es profesor de Ciencias de la Educación de la UNED en
The Earliest Martyrdom Operation
Sanson comes back to Gaza
CSCAweb, October 25, 2005
was a public festival among the Philistines so they sent for
Samson, and he was brought to their feast, that they might insult
him in their cups. Hereupon he, thinking it one of the greatest
misfortunes, if he should not be able to revenge himself when
he was thus insulted and as soon as he came to them, he rushed
with force against them, and overthrew the house, by overthrowing
its pillars, with three thousand men in it, who were all slain,
and Samson with them. And indeed this man deserves to be admired
for his courage and strength, and magnanimity at his death, and
that his wrath against his enemies went so far as to die himself
with them. he was one of extraordinary virtue. But his kindred
took away his body, and buried it in Sarasat, his own country,
with the rest of his family."
This is one of the earliest
recorded martyrdom operations of ancient times. It cannot be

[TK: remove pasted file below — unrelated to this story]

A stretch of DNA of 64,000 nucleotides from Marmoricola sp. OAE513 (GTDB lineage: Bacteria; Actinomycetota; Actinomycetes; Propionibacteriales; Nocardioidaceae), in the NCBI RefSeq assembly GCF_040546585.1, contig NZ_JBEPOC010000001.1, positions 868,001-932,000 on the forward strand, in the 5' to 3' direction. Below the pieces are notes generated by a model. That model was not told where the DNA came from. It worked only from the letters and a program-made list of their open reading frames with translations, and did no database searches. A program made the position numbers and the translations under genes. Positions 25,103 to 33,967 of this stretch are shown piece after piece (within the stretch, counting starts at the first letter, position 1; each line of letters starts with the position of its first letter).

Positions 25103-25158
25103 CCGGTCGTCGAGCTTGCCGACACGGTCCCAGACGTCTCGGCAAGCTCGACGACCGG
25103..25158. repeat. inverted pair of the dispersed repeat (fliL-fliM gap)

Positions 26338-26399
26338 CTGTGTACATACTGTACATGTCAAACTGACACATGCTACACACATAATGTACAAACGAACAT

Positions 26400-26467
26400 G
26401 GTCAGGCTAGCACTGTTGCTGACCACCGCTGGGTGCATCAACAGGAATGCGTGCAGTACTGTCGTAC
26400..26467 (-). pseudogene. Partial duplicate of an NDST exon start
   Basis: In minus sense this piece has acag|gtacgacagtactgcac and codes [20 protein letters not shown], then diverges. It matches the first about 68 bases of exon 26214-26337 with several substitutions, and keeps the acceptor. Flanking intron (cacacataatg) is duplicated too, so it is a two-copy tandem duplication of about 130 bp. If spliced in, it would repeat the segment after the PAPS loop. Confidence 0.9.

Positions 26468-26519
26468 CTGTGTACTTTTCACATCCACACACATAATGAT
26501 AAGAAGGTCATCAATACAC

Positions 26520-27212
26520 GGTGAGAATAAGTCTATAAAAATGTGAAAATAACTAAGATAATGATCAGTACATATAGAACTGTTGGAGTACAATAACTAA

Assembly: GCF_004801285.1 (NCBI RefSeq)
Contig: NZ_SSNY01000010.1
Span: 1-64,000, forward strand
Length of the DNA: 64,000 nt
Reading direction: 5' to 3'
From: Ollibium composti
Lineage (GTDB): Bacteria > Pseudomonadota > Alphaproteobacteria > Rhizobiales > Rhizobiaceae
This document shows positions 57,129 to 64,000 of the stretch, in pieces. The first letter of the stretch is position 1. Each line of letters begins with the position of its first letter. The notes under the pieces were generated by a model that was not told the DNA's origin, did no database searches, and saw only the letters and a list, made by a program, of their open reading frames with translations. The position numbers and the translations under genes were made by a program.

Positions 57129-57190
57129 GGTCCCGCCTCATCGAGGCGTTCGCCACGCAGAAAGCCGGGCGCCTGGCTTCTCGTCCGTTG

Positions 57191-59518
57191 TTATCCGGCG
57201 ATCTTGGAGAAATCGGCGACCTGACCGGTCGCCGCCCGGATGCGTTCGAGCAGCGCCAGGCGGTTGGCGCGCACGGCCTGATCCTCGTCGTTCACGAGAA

said to be unique, but it has become widely known around the
world. It happened around three thousand years ago, but is still
fresh and relevant today. The people involved, the place, even
the scenario, are familiar to anyone who knows what has been
going on in Palestine during the last ten years. However, the
links between this event and present day operations go beyond
the physical and circumstantial similarities. What lies under
the surface is also strikingly familiar and harbours an interesting
lesson about current events.
The author of the above-quoted
piece on Samson is Flavius Josephus, a Jewish scholar. It is
from his famous Antiquities of the Jews, Book V, Chapter 8.
Josephus was born in Jerusalem
a few years after the time of Jesus, during the time of the Roman
occupation. Besides being a historian, he was a soldier and a